Inspiring Stories – Motivational Journeys
In this EPEC Inspiring Outreach Story, Rutu Parekh, a second year PhD student at the DLR Institute of Planetary Science and Chair of the EPEC Diversity Working Group, tells us about a recently launched EPEC project entitled ‘Motivational Journeys’.
‘Motivational Journeys’ is a collection of interview recordings which I started together with several of my EPEC colleagues. The story behind this idea is very much personal to me. As a doctoral student, every day I struggle to improve myself in work and sometimes this struggle gets ahead of me. As a consequence, it takes me hours and sometimes days to get back to my work. During these tough times, I need a reminder of my capabilities and an assurance that all this struggle will be worth it one day. To overcome these feelings, I used to look for talk shows or books to provide me with reassurance. I realised how these narratives help to rebuild my confidence and that’s why I decided to create ‘Motivational Journeys’. Later I discussed this idea with my colleagues and they encouraged me to transform it into reality.
Initially the execution seemed deeply challenging. However, later on Maarten Roos and Anita Heward stepped in to provide all the necessary support in filming the interviews and putting them online.
For the ‘Motivational Journeys’ we have interviewed scientists who are specialised in their respective field. They have shared their journey to become a scientist – a path which has been full of obstacles, difficult choices and hard times.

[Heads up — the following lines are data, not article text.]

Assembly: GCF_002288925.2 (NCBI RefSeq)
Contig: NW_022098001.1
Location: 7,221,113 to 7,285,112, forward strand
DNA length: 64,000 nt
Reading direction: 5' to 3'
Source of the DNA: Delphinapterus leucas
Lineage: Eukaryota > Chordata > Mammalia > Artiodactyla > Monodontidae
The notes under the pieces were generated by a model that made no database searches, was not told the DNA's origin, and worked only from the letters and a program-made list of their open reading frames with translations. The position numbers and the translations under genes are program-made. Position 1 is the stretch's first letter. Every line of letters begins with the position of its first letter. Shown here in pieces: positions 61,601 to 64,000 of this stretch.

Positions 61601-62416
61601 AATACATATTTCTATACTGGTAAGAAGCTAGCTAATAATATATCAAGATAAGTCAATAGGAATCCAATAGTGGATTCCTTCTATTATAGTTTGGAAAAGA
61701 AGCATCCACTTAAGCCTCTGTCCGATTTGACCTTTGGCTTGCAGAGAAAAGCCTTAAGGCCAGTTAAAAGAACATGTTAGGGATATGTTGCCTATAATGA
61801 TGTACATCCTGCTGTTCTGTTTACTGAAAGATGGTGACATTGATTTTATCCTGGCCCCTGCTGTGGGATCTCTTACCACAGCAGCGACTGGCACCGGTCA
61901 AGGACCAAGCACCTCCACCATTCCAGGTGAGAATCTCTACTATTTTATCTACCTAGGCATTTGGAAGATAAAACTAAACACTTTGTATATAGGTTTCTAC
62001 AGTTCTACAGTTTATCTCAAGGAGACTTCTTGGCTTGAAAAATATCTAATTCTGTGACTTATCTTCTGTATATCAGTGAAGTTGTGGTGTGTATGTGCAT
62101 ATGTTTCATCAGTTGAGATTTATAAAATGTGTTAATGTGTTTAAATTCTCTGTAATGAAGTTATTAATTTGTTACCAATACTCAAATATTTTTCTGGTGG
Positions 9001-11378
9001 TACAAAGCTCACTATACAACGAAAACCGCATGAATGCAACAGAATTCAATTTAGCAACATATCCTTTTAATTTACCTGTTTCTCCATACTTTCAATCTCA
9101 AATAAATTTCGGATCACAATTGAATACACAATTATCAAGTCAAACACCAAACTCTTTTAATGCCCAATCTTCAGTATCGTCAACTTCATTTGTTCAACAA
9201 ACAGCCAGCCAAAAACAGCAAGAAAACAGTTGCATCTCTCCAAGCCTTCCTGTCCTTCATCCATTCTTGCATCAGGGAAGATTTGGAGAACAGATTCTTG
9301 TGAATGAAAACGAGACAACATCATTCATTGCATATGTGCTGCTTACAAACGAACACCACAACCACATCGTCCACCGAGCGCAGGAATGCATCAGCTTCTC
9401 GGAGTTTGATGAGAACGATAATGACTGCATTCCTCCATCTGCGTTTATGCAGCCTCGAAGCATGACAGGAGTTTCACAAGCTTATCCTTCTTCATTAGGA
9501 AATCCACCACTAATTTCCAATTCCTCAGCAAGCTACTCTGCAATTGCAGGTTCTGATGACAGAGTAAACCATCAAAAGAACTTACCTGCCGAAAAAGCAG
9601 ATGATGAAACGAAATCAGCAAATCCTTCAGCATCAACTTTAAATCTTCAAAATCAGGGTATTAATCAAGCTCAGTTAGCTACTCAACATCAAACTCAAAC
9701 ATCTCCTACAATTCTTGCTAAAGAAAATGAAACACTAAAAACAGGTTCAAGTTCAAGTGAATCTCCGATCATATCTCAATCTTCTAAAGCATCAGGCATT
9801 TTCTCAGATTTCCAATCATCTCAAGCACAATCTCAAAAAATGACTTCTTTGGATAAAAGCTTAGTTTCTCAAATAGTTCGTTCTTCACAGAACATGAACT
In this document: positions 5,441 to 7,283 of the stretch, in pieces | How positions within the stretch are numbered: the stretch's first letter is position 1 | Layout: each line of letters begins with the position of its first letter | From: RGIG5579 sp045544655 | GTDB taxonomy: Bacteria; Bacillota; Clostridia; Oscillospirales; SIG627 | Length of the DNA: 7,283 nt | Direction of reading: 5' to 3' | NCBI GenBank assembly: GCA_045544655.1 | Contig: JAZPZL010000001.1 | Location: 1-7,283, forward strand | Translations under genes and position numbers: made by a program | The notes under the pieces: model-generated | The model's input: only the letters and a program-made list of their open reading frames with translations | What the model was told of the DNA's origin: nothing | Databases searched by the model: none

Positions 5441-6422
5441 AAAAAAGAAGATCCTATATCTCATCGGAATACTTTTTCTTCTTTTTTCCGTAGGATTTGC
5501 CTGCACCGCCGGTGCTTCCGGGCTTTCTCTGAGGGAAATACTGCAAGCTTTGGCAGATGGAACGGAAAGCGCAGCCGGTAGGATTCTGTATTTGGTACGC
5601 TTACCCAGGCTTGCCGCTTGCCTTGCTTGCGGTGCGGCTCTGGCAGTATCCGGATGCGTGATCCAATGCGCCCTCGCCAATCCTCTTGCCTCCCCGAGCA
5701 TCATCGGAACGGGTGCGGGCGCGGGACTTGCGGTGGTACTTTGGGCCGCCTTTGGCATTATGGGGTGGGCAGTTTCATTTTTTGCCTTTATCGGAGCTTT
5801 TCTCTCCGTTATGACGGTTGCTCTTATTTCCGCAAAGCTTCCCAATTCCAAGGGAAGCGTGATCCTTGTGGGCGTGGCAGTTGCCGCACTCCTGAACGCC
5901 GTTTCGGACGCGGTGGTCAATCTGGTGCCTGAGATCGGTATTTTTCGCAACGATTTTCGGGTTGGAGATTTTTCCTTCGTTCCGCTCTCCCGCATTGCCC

Each of them was brought up in a different environment and culture. The only thing in common between them is the quest for science and courage to never give up on their dreams under any circumstances, even though they were aware of the fact that their passion demands constant dedication and hard work. Today each of the scientists are successful in their respective field and have managed to put forward some wonderful scientific work with their constant commitment.
In today’s era, early career scientists face lots of troubles regarding mental pressure, difficulty in surviving academia, gender biasing and constant issues of self-doubts. This sometimes has led them to leave the scientific career or can lead to mental and physical health problems. Many of them are not always comfortable sharing their problems out loud or discussing it with their colleagues or friends. In tough times, they may need a bit of motivation to give them reassurance and help them to pass the rough days. With this series, we hope to reach younger generations and inspire them to become successful researchers in the years to come.
By participating in this project, I have not only heard new stories, but it has also helped me to understand the true meaning of struggle. While talking with all of them I realised that it is not necessary to always be successful in the work we do. It’s not the only the successes that matter, sometimes failure also teaches us lifelong lessons. I believe that sharing such stories is beneficial not only for young scientists, but also for the public because it shows the level of dedication that has been put into every minute detail, and the circumstances that scientists work under. We should not only show the results of our work publicly, but it is also important to make sure that future generations of students are aware how academia and research work.
To date we have released three interviews, with five more scheduled. You can hear the personal stories narrated by scientists here or follow Rutu on:
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